So if we want to talk about violence and climatechange – and we are talking about it, after last week's horrifying report from the world's top climate scientists – then let's talk about climate change as violence. Rather than worrying aboutwhether ordinary human beings will react turbulently to the destruction of thevery means of their survival, let's worry about that destruction – and theirsurvival. Of course water failure, crop failure, flooding and more will lead to mass migration and climate refugees – they already have – andthis will lead to conflict. Those conflicts are being set in motion now.
You can regard the Arab Spring, in part, as a climateconflict: the increase in wheat prices was one of the triggers for that series ofrevolts that changed the face of northernmost Africa and the Middle East. On the one hand, you can say, how nice if those people had not been hungry in thefirst place. On the other, how can you not say, how great is it that those people stood upagainst being deprived of sustenance and hope? And then you have to look at thesystems that created that hunger - the enormous economic inequalities inplaces such as Egypt and the brutality used to keep down the people at thelower levels of the social system, as well as the weather.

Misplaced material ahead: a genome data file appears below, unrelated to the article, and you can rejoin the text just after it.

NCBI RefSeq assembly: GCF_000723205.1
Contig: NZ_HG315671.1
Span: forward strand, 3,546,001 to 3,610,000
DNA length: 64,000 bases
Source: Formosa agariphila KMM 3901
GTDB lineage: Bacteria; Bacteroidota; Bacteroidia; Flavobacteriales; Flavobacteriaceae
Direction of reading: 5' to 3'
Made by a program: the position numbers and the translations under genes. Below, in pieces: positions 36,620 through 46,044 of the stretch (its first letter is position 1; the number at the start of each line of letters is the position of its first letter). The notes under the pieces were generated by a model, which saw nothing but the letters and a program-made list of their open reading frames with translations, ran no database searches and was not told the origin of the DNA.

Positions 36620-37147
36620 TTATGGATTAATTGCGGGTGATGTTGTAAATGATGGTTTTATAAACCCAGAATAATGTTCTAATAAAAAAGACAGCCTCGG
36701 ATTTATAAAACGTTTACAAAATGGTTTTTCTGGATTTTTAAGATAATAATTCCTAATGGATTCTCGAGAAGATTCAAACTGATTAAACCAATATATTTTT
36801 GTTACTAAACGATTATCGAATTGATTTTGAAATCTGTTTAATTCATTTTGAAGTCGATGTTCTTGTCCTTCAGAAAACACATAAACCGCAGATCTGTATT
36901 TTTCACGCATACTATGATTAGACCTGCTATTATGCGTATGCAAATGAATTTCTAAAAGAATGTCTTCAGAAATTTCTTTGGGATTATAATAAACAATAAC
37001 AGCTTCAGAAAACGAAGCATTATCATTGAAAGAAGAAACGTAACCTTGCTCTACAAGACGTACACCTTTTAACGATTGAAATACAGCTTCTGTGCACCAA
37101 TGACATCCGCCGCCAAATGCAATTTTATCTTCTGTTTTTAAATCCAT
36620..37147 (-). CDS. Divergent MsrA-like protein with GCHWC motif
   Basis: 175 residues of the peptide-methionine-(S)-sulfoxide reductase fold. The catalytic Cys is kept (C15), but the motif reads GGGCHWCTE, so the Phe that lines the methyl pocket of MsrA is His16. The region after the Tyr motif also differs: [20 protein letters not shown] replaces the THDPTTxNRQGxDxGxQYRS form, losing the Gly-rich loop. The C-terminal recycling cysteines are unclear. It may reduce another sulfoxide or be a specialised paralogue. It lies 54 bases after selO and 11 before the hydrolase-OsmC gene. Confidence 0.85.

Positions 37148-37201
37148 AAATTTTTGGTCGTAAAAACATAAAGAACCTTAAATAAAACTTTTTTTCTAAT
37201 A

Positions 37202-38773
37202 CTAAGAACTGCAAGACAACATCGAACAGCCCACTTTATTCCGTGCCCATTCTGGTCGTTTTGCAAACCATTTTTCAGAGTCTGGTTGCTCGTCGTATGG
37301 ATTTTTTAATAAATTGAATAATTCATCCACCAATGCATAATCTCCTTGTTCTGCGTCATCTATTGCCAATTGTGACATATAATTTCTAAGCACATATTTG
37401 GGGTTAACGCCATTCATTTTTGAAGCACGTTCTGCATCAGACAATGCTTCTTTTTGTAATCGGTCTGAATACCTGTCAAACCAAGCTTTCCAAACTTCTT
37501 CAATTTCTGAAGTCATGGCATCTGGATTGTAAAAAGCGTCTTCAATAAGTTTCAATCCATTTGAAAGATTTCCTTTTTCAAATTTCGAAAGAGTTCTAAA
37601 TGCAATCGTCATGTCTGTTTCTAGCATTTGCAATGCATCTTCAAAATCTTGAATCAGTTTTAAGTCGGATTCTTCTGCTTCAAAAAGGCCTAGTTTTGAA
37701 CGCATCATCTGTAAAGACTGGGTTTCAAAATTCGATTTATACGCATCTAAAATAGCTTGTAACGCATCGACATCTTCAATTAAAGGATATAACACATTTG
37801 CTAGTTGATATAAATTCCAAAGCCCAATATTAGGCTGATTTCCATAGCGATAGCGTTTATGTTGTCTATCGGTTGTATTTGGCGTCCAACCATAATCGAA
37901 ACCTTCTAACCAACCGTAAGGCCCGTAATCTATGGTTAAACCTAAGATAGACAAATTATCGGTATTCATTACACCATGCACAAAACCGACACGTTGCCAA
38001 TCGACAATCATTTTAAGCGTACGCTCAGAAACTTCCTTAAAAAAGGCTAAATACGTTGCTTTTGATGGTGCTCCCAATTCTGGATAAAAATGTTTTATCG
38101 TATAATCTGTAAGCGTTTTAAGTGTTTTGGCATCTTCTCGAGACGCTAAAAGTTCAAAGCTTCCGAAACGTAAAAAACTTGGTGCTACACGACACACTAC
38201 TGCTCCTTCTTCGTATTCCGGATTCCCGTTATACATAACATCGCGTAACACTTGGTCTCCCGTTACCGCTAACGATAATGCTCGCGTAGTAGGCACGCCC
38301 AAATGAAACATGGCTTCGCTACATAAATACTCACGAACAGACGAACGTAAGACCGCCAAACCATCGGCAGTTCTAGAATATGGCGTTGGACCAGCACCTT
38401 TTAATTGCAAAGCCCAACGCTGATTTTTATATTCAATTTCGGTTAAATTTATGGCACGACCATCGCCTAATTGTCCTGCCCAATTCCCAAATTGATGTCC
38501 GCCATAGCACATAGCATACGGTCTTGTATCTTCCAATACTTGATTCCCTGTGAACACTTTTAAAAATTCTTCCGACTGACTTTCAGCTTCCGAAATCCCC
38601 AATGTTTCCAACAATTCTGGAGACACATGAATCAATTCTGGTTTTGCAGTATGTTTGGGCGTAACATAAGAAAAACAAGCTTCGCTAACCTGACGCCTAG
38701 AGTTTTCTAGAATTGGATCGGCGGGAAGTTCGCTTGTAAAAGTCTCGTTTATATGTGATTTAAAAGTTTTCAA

People revolt when their lives are unbearable.Sometimes material reality creates that unbearableness: droughts, plagues, storms, floods. But food and medical care, health and well-being, access to housing andeducation – these things are also governed by economic means and government policy. That's what the revolt called Occupy Wall Street was against.
Climate changewill increase hunger as food prices rise and food production falters, but wealready have widespread hunger on Earth, and much of it is due not to thefailures of nature and farmers, but to systems of distribution. Almost 16m children in the United States now live with hunger, according to the USDepartment of Agriculture, and that is not because the vast, agriculturallyrich United States cannot produce enough to feed all of us. We are a countrywhose distribution system is itself a kind of violence.